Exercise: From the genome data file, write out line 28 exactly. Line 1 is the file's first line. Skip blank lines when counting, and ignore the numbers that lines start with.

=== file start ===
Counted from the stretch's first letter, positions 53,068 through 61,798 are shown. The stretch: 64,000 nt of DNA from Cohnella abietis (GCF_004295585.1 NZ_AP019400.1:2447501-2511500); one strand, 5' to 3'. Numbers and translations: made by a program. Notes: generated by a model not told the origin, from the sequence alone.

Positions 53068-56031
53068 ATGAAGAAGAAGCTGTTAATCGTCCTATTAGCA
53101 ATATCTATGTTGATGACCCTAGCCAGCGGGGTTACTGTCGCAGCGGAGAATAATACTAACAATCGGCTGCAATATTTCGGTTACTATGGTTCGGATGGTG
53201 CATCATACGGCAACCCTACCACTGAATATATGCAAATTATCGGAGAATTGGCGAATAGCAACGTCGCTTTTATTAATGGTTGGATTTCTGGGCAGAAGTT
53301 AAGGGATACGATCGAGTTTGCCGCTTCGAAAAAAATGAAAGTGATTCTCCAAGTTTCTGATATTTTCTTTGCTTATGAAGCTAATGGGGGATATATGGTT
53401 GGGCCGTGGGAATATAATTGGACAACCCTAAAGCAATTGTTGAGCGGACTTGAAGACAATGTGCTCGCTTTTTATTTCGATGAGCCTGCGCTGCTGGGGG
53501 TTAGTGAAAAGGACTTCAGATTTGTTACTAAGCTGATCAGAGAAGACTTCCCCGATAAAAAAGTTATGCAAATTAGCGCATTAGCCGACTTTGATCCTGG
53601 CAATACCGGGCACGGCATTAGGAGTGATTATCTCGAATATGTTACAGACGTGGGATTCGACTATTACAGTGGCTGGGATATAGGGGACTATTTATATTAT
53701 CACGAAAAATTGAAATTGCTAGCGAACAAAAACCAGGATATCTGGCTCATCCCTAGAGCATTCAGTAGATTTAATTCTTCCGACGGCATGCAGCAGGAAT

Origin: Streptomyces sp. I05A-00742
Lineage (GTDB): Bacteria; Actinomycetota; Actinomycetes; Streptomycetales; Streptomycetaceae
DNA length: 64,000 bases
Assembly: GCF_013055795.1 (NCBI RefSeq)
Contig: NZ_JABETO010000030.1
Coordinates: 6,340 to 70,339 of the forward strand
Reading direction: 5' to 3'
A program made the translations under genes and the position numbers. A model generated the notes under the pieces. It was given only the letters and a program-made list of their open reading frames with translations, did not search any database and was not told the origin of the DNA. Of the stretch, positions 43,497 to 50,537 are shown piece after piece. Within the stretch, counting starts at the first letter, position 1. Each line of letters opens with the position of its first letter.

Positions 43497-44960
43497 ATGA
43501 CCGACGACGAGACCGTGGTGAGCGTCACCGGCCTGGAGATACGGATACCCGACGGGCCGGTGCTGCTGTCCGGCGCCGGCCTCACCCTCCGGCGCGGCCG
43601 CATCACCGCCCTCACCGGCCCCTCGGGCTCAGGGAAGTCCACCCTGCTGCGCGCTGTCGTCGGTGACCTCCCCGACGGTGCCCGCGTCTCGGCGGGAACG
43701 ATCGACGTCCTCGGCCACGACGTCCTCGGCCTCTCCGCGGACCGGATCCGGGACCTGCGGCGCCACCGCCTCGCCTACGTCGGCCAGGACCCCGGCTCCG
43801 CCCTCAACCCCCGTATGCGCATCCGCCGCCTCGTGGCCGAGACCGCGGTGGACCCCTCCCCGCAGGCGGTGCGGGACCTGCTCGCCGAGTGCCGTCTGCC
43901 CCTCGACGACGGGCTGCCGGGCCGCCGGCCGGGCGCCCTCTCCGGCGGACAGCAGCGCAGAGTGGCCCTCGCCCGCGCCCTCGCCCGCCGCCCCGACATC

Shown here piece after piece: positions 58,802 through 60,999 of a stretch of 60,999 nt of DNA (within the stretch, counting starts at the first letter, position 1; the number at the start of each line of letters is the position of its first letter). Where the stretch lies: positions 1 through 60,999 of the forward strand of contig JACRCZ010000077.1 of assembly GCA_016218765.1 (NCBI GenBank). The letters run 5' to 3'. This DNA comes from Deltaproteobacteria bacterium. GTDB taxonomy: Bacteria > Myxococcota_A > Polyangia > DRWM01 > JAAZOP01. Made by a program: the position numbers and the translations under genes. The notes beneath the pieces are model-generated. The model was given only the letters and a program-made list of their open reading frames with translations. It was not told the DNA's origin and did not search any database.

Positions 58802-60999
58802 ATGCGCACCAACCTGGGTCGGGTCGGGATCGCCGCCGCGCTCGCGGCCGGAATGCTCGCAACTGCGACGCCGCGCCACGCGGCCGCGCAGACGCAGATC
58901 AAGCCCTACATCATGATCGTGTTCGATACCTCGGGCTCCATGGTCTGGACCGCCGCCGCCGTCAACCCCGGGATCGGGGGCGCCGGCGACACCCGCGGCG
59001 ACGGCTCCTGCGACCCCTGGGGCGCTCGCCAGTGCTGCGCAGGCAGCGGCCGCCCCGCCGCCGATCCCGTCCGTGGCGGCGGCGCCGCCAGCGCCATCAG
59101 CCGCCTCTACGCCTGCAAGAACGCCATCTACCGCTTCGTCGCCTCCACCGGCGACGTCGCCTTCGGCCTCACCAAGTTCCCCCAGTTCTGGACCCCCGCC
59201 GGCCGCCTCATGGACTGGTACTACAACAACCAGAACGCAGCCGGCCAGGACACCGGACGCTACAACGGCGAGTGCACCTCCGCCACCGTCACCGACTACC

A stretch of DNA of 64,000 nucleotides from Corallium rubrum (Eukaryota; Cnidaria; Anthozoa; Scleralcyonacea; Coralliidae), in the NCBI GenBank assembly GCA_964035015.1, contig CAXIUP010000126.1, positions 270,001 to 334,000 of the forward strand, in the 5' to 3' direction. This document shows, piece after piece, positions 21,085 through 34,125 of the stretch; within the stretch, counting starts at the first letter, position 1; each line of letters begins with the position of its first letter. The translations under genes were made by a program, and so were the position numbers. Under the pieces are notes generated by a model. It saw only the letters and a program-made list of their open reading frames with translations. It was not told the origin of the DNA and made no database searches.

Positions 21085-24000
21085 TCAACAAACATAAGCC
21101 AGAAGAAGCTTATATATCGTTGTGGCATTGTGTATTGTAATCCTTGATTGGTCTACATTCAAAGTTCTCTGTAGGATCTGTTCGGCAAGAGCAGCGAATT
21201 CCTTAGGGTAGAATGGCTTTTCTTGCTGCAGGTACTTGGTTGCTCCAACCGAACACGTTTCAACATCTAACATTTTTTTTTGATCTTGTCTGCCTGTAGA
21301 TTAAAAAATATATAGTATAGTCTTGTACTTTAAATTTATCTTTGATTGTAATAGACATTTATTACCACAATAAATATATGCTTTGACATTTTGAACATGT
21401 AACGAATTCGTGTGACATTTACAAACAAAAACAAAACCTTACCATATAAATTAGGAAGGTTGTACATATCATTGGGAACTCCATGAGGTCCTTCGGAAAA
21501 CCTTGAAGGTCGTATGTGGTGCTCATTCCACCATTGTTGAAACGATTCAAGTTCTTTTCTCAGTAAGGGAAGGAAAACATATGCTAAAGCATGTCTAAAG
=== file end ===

58802 ATGCGCACCAACCTGGGTCGGGTCGGGATCGCCGCCGCGCTCGCGGCCGGAATGCTCGCAACTGCGACGCCGCGCCACGCGGCCGCGCAGACGCAGATC